Monday, November 26, 2018

Turkey Isn't the Only Reason to Love the Winter Holidays

Most of my friends and family look forward to the Thanksgiving and Christmas holidays because it is the only time they have turkey during the year.  Which is mainly interesting for the fact that most of them don't really like turkey all that much.  I include myself in this group.  While I do love those leftover turkey sandwiches, I usually only eat one or two small slices at the Thanksgiving table, mainly as a vehicle for sweet pickles and cranberry sauce, both of which I only eat with turkey, and vice versa.  I am a big fan of the stuffing, potatoes, and other side dishes but the turkey itself is my least favorite part of the meal.  (That being said, I have no problem whatsoever having it those two times of the year for those who do actually, you know, like turkey.)

So what does make me happy this time of year?  In a word, citrus.  Late fall and early winter is citrus season, when oranges are orangier and limes and lemons are juicier, and Texas Red grapefruits make their annual appearance in my local Chicago grocery store.

As I mentioned when I first wrote about them in this 2009 post, the two things that I miss the most since moving away from Texas are Ruby Red grapefruit and the Pecos Cantaloupe.  I still haven't found the cantaloupe, but every November the grapefruit shows up at Jewel.

Apparently I am not the only one who feels that way about these deep red, sweet gems.  The 73rd Texas State Legislature declared it to be the State Fruit in 1993.  That is a resolution I can get behind!

Since my move this summer I have been thrown off kilter from my normal routines, and seeing all kinds of things from a new perspective.  The holidays and grapefruit have not been much on my mind, especially once I decided that I was not going to travel this year and instead spend time working on my apartment and other things I have been neglecting since I moved (like this blog).  So I wasn't really thinking about the usual things this fall.  A few days ago I did have the fleeting thought that we were coming into citrus season, which made me happy because oranges are more plentiful and juicier this time of year, but that is as far as my thoughts went.  So when I walked into Jewel Monday afternoon and this five-pound bag of Texas Reds was the first thing I saw, I think I actually squealed with delight.  And threw it into my cart, of course.  That five-pound bag of flour I was going to buy could wait until my next visit.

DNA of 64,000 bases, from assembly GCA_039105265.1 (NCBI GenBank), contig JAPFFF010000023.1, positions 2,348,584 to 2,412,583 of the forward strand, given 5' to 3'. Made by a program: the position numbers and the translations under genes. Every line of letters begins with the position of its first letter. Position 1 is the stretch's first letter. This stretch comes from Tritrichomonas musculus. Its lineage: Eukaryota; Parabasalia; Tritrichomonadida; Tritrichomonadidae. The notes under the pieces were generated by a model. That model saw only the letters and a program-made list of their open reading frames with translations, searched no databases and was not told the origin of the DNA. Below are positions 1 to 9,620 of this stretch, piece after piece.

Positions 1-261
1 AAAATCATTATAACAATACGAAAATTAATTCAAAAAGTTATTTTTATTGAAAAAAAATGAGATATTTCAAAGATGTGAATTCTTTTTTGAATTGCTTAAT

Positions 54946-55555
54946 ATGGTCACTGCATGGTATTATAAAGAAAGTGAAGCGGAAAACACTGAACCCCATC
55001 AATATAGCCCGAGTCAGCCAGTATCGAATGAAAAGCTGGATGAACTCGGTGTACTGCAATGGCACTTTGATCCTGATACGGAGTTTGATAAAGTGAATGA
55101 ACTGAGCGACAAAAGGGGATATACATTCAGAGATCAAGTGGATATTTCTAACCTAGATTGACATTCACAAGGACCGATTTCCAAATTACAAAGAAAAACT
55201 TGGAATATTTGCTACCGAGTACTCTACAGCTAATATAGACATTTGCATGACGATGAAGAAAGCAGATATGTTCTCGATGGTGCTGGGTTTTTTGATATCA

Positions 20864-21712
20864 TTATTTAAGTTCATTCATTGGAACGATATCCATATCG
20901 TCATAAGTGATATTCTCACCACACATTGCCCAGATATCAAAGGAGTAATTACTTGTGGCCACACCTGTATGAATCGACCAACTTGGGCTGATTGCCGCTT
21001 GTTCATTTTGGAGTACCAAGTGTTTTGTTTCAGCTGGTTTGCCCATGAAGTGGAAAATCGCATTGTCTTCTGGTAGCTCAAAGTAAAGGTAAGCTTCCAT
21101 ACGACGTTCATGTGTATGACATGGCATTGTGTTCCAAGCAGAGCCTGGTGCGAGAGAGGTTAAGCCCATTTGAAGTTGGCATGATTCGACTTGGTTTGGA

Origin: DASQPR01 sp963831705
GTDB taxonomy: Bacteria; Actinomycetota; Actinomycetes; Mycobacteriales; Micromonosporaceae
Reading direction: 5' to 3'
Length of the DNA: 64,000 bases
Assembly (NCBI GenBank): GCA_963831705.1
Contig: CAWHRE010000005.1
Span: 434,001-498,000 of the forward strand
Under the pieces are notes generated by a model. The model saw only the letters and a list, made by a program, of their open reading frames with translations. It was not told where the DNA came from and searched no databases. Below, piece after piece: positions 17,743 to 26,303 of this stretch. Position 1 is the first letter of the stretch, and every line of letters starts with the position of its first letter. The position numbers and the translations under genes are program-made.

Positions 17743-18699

I went home and immediately supremed a few of them and have been enjoying them all week.  Unlike pink or white grapefruit, the reds are sweet with just a hint of tartness.  I am not a big fan of the pink and white varieties but I absolutely love the reds.  If you give them a try I think you will too.

Many people find grapefruit to be more trouble than it is worth.  I always supreme a few at a time and keep them in a container in the fridge so it is ready to eat when I want some.  If you have never supremed citrus before, this post will show you how.  So now you have no excuse not to enjoy these seasonal gems.

Monday, November 19, 2018

Holiday Baking: Swedish Cinnamon and Cardamom Bread

The holidays offer me the perfect excuse to try recipes for breads that I would normally not consider eating, and this Swedish Cinnamon and Cardamom Bread is the perfect example of that.  It is full of butter, sugar and milk and is a very rich bread.  Which makes it delicious, of course.  The cardamom takes it up a notch from a more usual cinnamon-filled sweet bread and I was intrigued by the shaping method.  So I decided to give it a try last year and was so happy with the original large loaf that I made that I made smaller loaves to give as gifts.  The bread itself is light and not too sweet.  The filling is sweeter but the cardamom helps to mellow out the sweetness.  It was a big hit with my friends.

It is fairly easy to make, which is always a plus.  It only takes a few hours and the aroma of cinnamon and cardamom made for a festive holiday feel in my kitchen the day that I made it.  I am sure it will do the same for yours.

Home Cookin v.9.73 Chapter: Chapter: Breads and Muffins


7 tablespoons unsalted butter
1-1/2 cups whole milk, heated to 115°
2 teaspoons active dry yeast
4-1/2 cups flour, plus more for dusting
1/4 cup sugar
1-1/2 teaspoons cardamom seeds, lightly crushed
1/4 teaspoon kosher salt
1/2 cup granulated sugar